The resolution will now go before the full City Council.

Councilman Tom LaBonge, the author of the resolution, said it “puzzles me why, out of 32 teams, one doesn’t want to come here to sunny Southern California.”

While local football enthusiasts have had difficulty getting even one team to call Los Angeles home, LaBonge’s resolution declares an interest in making it a two-team town.

Brian McCarthy, a spokesman for the NFL, said today the league is keeping an eye on Los Angeles.

“We continue to closely monitor all stadium developments in the Los Angeles area,” he said.

LaBonge said his “real hope is the league expands” to 34 teams, so that Los Angeles would actually be getting its own team — or teams —rather than poaching from other cities.

The St. Louis Rams, the Oakland Raiders and the San Diego Chargers are seen as likely candidates to relocate because they may be interested in upgrading their stadium facilities.

All three of those teams used to play in Los Angeles. The Chargers played in Los Angeles during the team’s first season in 1960 as part of the American Football League.

Asked if he would welcome the Raiders back to Los Angeles, LaBonge quipped he would as long as several former Raiders players from the 1980s are “called out of retirement,” including Marcus Allen and Howie Long.

McCarthy did not respond to a question asking if the NFL plans to expand.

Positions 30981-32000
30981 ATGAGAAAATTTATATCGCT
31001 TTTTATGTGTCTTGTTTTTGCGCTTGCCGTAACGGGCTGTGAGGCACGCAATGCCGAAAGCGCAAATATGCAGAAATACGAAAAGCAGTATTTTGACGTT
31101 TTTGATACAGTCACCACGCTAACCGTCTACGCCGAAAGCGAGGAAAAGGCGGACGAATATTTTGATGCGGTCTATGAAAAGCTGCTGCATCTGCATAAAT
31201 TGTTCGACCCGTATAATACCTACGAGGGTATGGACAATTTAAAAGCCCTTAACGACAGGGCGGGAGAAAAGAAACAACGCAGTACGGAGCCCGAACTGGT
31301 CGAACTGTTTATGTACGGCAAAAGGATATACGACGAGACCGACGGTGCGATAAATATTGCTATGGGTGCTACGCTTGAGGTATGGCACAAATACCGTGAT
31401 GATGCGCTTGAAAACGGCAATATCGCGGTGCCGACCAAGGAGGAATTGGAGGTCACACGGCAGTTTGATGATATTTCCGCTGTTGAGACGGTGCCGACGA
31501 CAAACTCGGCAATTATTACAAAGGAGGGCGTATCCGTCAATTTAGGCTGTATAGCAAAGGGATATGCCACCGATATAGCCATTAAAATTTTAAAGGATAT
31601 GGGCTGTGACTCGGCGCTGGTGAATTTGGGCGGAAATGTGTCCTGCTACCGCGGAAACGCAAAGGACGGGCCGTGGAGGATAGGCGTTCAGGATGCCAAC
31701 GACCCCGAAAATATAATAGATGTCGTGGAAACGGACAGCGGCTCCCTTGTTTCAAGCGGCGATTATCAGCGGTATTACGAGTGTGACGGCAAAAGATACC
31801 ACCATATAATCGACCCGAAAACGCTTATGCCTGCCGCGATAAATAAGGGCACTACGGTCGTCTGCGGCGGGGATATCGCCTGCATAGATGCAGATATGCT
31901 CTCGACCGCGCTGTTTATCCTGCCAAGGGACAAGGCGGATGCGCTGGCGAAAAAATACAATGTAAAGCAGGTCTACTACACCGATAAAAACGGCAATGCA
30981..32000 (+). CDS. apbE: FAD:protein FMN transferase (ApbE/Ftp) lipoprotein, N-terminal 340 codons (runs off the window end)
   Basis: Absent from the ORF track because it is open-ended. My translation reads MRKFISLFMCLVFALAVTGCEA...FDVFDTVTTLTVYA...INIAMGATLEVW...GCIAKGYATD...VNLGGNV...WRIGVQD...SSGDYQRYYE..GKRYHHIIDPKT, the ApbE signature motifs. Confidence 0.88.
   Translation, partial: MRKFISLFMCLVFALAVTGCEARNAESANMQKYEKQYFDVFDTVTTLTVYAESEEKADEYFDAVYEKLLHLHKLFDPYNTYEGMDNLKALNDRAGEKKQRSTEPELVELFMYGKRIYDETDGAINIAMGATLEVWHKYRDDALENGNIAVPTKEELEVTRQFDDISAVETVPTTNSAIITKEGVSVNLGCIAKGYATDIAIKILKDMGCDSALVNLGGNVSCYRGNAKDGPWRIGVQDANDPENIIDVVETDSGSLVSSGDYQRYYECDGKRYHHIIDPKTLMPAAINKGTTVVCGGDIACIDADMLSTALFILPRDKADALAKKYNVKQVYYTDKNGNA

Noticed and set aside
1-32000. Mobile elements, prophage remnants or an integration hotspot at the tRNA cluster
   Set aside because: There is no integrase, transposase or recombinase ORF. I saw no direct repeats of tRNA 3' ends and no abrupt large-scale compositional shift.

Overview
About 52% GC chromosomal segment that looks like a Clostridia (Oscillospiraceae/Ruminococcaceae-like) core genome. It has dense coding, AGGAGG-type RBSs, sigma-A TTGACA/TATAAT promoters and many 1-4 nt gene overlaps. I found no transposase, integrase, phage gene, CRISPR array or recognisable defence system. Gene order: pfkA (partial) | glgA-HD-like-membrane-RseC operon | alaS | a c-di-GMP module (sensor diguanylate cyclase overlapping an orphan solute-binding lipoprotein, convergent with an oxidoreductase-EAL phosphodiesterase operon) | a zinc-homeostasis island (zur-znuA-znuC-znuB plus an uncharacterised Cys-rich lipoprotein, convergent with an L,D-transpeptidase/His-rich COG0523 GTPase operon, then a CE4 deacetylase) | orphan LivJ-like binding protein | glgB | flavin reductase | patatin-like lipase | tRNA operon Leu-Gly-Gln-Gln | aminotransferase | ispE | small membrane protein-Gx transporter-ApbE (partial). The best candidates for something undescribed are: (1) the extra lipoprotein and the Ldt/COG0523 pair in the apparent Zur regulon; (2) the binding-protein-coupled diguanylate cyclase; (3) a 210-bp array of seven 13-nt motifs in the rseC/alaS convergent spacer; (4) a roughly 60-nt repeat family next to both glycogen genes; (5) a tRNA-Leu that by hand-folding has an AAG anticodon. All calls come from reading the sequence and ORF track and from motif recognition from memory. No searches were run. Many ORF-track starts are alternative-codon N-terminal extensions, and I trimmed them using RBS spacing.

LaBonge earlier this month addressed a letter to NFL Commissioner Roger Goodell urging an end to an 18-season NFL drought in Los Angeles. In his missive, LaBonge professed his deep love for the sport and said it's time to “call an audible” after years of unfulfilled plans.

“We’ve waited far too long to root for the home team,” LaBonge said of the renewed efforts to show the NFL the city's enthusiasm for the sport.

“Our collective excitement for the new NFL season is dampened by Los Angeles’ lack of a team,” he said.

The Los Angeles area has not had an NFL team since 1994. In 1995, the Los Angeles Raiders returned to Oakland after playing at the Los Angeles Memorial Coliseum from 1982-1994 and the Los Angeles Rams, who played in Anaheim Stadium, moved to St. Louis.

City leaders last fall signed a deal with entertainment and sports events company AEG to redevelop the Los Angeles Convention Center to include additional exhibition space. The agreement includes using a football stadium project at the site as leverage for bringing in financing for the convention center improvements.